'Bosana' Olive Tree Vase 10cm, H120 / 130cm

MNDP1040
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€7.00
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Generality of the Bosana Olive Tree:

Bosana is the most common olive cultivar in Sardinia. The etymology of the name is uncertain, but it could refer to an alleged origin in the territory of Bosa. Uncertain origin, based on various researches it can be excluded that the cultivar is of Spanish origin.

On-line Sale of the Bosana Olive Tree, available in the following sizes:

  • Vase: 22cm, Height: 150/170cm

On-line Sale Of the Bosana Olive Tree, available in the following sizes:

  • Vase: 22cm,  Height: 150/170cm

Generality of the Bosana Olive Tree:

It is particularly widespread in all the olive-growing areas of central and northern Sardinia (Sassari, Nurra, Marghine, Planargia) and to a lesser extent in those of central and southern Sardinia. elliptical-lanceolate, flat, open apex, medium development. The olives are of medium size (2.5-3 g), slightly ovoid in shape, quite symmetrical, with the largest diameter towards the apex. The apex of the drupe rounded and devoid of umbo. The surface is sprinkled with numerous small lenticels. The veraison proceeds starting from the apex and is quite scalar. At maturity the color is black. It is a medium-late cultivar, in the Medio Campidano it ripens between November and December.Traditionally considered a dual-purpose cultivar, in reality it is mainly used for the extraction of oil, capable of giving good yields. The quality of the oil is high if the olives are harvested early, at the beginning of veraison. The larger-sized drupes are often destined for processing as table olives, both green and black. The property of not discolouring during processing is considered an advantage. For some years, thanks to the intervention of Luigi Veronelli, "bosana pitted oil" has been produced: the olives are crushed after they have been deprived of the stone, obtaining an exceptional product for elegance and finesse.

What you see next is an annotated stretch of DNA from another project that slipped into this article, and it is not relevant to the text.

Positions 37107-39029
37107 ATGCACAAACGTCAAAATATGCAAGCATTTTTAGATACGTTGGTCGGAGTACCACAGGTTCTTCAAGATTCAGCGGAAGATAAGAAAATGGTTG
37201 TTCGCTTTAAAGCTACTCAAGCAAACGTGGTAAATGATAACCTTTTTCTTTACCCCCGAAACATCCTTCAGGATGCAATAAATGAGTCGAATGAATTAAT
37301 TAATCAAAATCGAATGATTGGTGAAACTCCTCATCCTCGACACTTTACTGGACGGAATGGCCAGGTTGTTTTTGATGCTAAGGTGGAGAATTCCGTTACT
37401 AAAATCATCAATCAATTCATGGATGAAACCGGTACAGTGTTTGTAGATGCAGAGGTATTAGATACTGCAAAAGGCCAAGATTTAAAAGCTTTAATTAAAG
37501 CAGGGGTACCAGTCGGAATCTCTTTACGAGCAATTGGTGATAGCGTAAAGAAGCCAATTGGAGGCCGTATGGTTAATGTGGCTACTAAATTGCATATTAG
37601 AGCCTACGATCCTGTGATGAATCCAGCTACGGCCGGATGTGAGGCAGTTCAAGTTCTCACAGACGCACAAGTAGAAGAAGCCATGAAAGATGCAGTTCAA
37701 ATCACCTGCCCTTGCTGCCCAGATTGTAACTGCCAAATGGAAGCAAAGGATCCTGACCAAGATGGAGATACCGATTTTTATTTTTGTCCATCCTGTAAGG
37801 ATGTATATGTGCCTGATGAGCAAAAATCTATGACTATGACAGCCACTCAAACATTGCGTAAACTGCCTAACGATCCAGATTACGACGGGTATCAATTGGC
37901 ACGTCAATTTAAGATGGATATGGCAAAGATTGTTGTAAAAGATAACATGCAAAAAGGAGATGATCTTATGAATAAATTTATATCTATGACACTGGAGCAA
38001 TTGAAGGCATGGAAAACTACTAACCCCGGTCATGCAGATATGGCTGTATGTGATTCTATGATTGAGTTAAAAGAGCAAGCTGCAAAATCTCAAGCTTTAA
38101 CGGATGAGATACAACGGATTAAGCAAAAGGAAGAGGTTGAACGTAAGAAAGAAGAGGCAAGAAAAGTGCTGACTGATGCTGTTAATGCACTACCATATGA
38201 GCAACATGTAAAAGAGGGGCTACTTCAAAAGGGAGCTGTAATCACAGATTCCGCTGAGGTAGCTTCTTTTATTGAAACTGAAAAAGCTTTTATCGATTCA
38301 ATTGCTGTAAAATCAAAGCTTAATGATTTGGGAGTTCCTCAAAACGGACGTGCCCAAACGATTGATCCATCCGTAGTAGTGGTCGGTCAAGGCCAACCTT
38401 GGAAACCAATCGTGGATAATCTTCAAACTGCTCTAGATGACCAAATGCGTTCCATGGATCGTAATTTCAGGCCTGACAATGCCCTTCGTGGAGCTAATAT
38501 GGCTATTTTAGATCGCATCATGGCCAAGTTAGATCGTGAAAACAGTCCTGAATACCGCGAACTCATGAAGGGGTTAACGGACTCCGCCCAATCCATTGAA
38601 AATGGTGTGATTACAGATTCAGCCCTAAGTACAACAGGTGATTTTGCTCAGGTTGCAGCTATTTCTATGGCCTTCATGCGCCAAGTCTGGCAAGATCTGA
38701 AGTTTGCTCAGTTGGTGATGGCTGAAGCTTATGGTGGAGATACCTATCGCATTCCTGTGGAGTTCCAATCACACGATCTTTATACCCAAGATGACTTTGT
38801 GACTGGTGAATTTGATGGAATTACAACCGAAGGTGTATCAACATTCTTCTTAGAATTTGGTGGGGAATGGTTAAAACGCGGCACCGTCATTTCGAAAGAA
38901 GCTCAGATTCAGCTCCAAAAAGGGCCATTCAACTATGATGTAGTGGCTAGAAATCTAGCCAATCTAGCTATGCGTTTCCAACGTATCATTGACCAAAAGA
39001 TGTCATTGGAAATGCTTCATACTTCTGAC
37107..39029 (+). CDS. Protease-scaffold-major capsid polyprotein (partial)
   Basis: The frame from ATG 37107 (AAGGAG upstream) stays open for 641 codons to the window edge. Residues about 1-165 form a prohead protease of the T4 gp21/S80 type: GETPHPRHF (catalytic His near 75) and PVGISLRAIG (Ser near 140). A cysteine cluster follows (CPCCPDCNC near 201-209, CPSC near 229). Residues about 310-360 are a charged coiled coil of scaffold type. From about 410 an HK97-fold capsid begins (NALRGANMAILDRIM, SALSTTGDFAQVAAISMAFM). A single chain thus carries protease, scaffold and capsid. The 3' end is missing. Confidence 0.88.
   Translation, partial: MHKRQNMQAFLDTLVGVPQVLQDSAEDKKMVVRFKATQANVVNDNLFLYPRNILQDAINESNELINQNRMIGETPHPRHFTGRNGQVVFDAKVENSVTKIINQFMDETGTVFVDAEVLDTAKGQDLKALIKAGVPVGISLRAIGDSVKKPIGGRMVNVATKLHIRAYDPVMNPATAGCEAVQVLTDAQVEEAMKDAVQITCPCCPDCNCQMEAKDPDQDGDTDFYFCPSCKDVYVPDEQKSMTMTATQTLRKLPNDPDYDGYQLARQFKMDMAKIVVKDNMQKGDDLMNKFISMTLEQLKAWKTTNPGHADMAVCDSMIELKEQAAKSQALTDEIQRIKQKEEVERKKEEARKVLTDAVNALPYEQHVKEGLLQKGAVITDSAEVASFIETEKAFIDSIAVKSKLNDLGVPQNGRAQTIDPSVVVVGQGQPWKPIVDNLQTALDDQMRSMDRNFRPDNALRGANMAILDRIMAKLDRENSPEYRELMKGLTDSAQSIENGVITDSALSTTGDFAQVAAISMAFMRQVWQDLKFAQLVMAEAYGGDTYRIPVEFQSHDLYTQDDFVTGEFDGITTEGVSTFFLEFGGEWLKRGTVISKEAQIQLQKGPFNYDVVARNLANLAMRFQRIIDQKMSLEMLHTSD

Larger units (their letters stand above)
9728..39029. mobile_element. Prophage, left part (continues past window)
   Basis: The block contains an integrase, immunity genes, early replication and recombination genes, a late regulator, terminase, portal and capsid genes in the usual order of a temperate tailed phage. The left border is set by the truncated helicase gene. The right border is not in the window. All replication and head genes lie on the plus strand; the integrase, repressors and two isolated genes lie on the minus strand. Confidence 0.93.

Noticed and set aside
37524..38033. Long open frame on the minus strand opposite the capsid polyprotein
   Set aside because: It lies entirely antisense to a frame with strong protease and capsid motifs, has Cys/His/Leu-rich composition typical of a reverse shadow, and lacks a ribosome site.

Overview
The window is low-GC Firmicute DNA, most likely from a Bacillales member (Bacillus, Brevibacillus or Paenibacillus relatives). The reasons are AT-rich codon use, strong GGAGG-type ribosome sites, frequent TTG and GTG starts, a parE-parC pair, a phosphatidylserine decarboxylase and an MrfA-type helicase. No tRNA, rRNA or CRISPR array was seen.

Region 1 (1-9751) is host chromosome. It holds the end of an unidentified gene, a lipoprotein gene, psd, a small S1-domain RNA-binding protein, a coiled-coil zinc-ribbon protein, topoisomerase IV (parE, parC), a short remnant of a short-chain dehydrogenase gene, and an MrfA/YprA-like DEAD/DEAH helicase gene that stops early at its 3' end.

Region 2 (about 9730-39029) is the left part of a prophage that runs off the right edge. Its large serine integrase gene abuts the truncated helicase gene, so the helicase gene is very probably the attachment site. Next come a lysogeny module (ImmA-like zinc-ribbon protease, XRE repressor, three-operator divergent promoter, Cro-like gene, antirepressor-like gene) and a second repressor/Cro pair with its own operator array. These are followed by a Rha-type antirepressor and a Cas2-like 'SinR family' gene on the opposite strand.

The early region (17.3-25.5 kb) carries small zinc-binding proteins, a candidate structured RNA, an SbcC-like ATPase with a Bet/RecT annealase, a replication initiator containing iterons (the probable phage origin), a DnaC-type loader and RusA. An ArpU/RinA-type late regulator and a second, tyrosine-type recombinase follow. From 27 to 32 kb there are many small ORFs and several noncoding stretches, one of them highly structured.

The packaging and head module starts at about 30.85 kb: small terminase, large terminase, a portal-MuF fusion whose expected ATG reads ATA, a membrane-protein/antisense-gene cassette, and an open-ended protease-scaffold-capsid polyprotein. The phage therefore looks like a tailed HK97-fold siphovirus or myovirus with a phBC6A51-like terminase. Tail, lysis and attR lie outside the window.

Cultivation and Care of the Bosana Olive Tree:

The Bosana Olive Tree, more than the minimum winter temperatures, however, fears the sudden changes in temperature that can cause splits in the trunks and branches. Some parts of the plant are particularly sensitive to the action of frost: the leaves, the buds and the bark. The latter is torn not only in the twigs, but also in the larger branches and in the trunk. The olive tree is a plant that prefers arid environments while it fears excessive humidity, except in spring, in correspondence with the maximum vegetative activity. Calcareous and dry soils are ideal, but good productions can also be had well in clayey soils, if well drained, and in sandy soils, as long as they are sufficiently irrigated.

Irrigation
Less Frequent
Exposure
Sunny
Plant Development
Normal
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